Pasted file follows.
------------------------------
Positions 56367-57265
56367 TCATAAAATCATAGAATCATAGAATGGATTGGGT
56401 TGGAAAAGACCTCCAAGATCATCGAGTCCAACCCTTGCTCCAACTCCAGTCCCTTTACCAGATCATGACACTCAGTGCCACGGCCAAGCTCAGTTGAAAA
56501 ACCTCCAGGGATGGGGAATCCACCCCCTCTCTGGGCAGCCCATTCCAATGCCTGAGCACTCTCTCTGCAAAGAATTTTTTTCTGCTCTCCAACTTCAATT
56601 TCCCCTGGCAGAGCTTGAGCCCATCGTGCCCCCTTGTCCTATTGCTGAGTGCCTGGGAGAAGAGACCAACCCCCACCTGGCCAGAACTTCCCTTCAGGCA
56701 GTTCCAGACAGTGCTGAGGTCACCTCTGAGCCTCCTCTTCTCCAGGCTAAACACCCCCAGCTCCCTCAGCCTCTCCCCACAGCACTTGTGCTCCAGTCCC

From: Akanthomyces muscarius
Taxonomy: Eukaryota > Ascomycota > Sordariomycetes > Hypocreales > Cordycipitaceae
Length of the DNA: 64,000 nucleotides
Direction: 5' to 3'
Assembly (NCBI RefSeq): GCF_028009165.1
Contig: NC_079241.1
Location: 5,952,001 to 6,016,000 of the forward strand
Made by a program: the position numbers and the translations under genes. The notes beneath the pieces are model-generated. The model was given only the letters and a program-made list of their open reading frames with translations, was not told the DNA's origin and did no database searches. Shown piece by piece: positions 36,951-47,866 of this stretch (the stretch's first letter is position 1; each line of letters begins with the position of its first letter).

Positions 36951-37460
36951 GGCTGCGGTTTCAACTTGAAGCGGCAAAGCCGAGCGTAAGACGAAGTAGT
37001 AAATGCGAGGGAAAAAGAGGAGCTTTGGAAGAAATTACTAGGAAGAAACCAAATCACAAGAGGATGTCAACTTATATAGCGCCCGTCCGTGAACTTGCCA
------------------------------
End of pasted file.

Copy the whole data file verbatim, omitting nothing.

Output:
Positions 56367-57265
56367 TCATAAAATCATAGAATCATAGAATGGATTGGGT
56401 TGGAAAAGACCTCCAAGATCATCGAGTCCAACCCTTGCTCCAACTCCAGTCCCTTTACCAGATCATGACACTCAGTGCCACGGCCAAGCTCAGTTGAAAA
56501 ACCTCCAGGGATGGGGAATCCACCCCCTCTCTGGGCAGCCCATTCCAATGCCTGAGCACTCTCTCTGCAAAGAATTTTTTTCTGCTCTCCAACTTCAATT
56601 TCCCCTGGCAGAGCTTGAGCCCATCGTGCCCCCTTGTCCTATTGCTGAGTGCCTGGGAGAAGAGACCAACCCCCACCTGGCCAGAACTTCCCTTCAGGCA
56701 GTTCCAGACAGTGCTGAGGTCACCTCTGAGCCTCCTCTTCTCCAGGCTAAACACCCCCAGCTCCCTCAGCCTCTCCCCACAGCACTTGTGCTCCAGTCCC

From: Akanthomyces muscarius
Taxonomy: Eukaryota > Ascomycota > Sordariomycetes > Hypocreales > Cordycipitaceae
Length of the DNA: 64,000 nucleotides
Direction: 5' to 3'
Assembly (NCBI RefSeq): GCF_028009165.1
Contig: NC_079241.1
Location: 5,952,001 to 6,016,000 of the forward strand
Made by a program: the position numbers and the translations under genes. The notes beneath the pieces are model-generated. The model was given only the letters and a program-made list of their open reading frames with translations, was not told the DNA's origin and did no database searches. Shown piece by piece: positions 36,951-47,866 of this stretch (the stretch's first letter is position 1; each line of letters begins with the position of its first letter).

Positions 36951-37460
36951 GGCTGCGGTTTCAACTTGAAGCGGCAAAGCCGAGCGTAAGACGAAGTAGT
37001 AAATGCGAGGGAAAAAGAGGAGCTTTGGAAGAAATTACTAGGAAGAAACCAAATCACAAGAGGATGTCAACTTATATAGCGCCCGTCCGTGAACTTGCCA